10 Green Garlic Recipes to Welcome Spring

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Green garlic, also known as spring garlic or young garlic is such a treat. Here are 10 easy green garlic recipes that celebrate the warmer weather.

If you visit farmer’s markets you know that spring is such an exciting time.

Not only do asparagus, brussels sprouts and wild ramps begin to make an appearance but so do green garlic.

Green garlic is simply garlic early in the season. Farmers will plant a lot of garlic understanding a harsh winter or late frost could impact harvest.
 

 
But if all goes well they have an overabundance of spring garlic. To avoid overcrowding, fields need to be thinned out to make room for the mature garlic as it continues to grow.

And as farmer’s are the the original zero waste proponents, they started selling this discarded plant. Soon people started to realize the delicate green garlic flavour was delicious. 

But we didn’t discover any of this, for centuries green garlic has been used in China, South East Asia and India.
 

 
We’re a little late to the game. But now green garlic is so popular you may have to ask around. 

You won’t find this spring garlic at big supermarkets. But you may find them at an Asian grocery store or you’ll need to go to a farmer’s market or ask someone who is an avid gardener.

Sometimes they are also called garlic scallions. Look for green garlic that has a fresh bulb like a scallion, instead of a dried out bulb with cloves.

Green garlic may also be called:

  • garlic flowers
  • garlic greens
  • garlic shoots
  • garlic spears
  • garlic tops
  • serpent garlic
  • spring baby garlic
  • spring garlic
  • young garlic
 
bunches of green garlic on a table

Difference Between Spring Garlic and Spring Onion

Green garlic (above) looks very similar to green onion aka spring onion aka scallions. 

Don’t worry. They are fairly simple to differentiate.

Sure green garlic smells like garlic and green onion smells like onion. But maybe you aren’t confident with your smelling skills.

If you think garlic and onion smell similarly don’t stress.

Green onions, which we use all year long have tubular stalks. Whereas green garlic has flat stalks, like leeks. Have. a look at the photo above.
 
 

 

Difference Between Green Garlic and Garlic Scapes

So much easier to differentiate BUT a lot of people call incorrectly call the plant green garlic, when they really mean garlic scapes.

They are the same plant, but they are two different periods in its growing season.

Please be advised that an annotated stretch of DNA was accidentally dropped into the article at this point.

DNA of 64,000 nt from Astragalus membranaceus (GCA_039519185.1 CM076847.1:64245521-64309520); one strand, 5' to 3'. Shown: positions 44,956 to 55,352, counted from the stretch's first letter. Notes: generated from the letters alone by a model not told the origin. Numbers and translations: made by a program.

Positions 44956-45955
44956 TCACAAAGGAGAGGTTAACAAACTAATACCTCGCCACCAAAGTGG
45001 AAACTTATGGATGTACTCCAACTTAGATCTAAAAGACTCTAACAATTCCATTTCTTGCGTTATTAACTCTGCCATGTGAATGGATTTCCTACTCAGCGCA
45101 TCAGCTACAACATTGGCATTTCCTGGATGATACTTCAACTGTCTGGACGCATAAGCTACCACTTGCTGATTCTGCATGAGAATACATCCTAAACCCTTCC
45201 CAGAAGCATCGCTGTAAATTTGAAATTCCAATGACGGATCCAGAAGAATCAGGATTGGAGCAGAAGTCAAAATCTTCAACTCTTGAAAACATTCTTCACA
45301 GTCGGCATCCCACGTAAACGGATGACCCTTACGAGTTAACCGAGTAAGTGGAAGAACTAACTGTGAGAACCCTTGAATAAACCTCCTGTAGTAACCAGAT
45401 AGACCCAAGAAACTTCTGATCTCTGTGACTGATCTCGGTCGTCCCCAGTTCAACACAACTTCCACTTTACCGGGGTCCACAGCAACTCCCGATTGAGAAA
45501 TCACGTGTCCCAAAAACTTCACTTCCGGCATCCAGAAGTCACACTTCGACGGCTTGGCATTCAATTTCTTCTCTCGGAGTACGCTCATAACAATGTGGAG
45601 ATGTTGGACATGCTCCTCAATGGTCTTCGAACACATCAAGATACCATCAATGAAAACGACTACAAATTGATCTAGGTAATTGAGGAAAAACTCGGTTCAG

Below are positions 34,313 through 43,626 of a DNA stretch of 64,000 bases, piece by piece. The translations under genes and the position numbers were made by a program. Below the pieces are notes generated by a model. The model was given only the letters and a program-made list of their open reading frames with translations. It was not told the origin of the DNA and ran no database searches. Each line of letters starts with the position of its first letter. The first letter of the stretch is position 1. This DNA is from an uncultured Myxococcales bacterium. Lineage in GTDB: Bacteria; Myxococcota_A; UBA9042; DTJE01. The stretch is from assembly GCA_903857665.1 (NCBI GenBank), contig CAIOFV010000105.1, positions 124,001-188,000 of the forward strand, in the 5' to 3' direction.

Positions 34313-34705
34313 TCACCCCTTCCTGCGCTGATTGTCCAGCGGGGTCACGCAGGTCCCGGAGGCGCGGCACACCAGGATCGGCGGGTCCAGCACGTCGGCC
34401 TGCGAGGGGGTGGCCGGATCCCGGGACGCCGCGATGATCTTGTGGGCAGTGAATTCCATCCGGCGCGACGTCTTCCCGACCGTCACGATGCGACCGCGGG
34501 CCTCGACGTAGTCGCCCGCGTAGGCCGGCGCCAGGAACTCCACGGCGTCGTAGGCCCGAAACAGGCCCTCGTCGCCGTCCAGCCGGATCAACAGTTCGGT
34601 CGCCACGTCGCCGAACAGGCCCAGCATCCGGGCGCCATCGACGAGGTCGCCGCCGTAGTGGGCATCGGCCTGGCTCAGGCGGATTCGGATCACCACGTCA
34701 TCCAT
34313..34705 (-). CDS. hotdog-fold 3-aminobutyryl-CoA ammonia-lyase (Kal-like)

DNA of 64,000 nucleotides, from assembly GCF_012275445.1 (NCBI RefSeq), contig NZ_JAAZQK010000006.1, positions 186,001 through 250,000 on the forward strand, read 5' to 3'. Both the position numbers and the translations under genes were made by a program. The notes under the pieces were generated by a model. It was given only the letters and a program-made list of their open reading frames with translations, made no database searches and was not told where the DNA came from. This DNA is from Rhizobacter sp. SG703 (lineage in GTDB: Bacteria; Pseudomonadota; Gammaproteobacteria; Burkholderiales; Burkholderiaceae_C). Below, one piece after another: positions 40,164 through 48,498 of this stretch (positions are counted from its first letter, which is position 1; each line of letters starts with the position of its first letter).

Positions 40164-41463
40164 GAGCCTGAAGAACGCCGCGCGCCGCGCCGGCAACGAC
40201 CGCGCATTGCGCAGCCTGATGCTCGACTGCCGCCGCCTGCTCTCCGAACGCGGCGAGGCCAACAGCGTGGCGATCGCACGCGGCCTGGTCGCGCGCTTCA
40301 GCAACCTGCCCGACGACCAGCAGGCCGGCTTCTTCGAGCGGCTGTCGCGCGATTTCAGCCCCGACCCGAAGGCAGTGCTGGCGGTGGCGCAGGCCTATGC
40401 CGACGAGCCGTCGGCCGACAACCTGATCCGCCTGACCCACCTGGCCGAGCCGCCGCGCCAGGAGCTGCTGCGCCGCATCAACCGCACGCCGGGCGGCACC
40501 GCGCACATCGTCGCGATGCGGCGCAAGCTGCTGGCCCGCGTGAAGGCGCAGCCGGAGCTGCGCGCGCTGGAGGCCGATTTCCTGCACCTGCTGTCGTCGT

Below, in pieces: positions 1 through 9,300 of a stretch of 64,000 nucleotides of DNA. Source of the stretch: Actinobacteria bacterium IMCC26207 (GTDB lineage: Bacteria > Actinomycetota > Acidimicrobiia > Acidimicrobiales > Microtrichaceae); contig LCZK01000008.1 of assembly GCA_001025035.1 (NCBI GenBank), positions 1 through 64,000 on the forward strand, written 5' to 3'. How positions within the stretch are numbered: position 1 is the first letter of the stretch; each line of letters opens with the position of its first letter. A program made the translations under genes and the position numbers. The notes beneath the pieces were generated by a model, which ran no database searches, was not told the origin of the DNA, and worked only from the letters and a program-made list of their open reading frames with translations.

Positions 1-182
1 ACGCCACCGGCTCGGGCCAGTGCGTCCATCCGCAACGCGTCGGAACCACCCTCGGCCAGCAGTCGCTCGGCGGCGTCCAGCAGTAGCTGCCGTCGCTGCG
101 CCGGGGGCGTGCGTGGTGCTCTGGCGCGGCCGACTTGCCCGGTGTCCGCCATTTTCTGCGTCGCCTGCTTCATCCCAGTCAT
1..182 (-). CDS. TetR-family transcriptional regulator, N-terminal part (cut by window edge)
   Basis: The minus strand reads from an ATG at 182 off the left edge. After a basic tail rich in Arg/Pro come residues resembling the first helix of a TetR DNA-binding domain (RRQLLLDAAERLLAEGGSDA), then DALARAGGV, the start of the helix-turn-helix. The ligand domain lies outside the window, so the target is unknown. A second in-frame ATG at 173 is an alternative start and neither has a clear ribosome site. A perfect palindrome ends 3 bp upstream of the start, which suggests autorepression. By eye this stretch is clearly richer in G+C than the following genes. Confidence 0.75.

Green garlic is the immature garlic bulb and has a delicate spring flavour. It is expensive in farm markets because farmers are giving up the opportunity to sell the mature plant.

Green garlic season is early spring.
 

 
Garlic scapes are the greens on top of a mature plant. It has a much stronger flavour. The stalks are round, firm and begin to curl. 

They are cut from the bulb so the plant can focus all its energy on growing the bulb. You’ll see them later in the summer.

They become more hardy as the season progresses but they have plenty of great uses.
 
 

 
Green garlic on a green background alongside asparagus and avocado

Green Garlic Season

Green garlic season typical begins when you start seeing spring flowers.

Generally a month into spring so that could be March if you live in a warm climate or May/June in cooler regions. 

My mother planted garlic bulbs behind her tulips and they both started growing at the same time. 

How to Store Green Garlic

Store green garlic in the fridge. Add an inch of water to a glass and set them in it. You can also place them in a damp paper towel in a plastic bag.

Green garlic lasts about a week in the fridge. Make sure to check the water level in the glass every few days as the roots will continue to soak it up.

 
two green garlic on a white table
 

GREEN GARLIC RECIPES

Green garlic has a delicate spring flavour and is fantastic raw in sauces or salads but green garlic is also delicious grilled or roasted.

Here are quick and easy green garlic recipes to get you started.

Pin it: Spring Garlic Recipes

 
Images: on white background (c) Marco Verch, on red (c) Seacoast Eat Local

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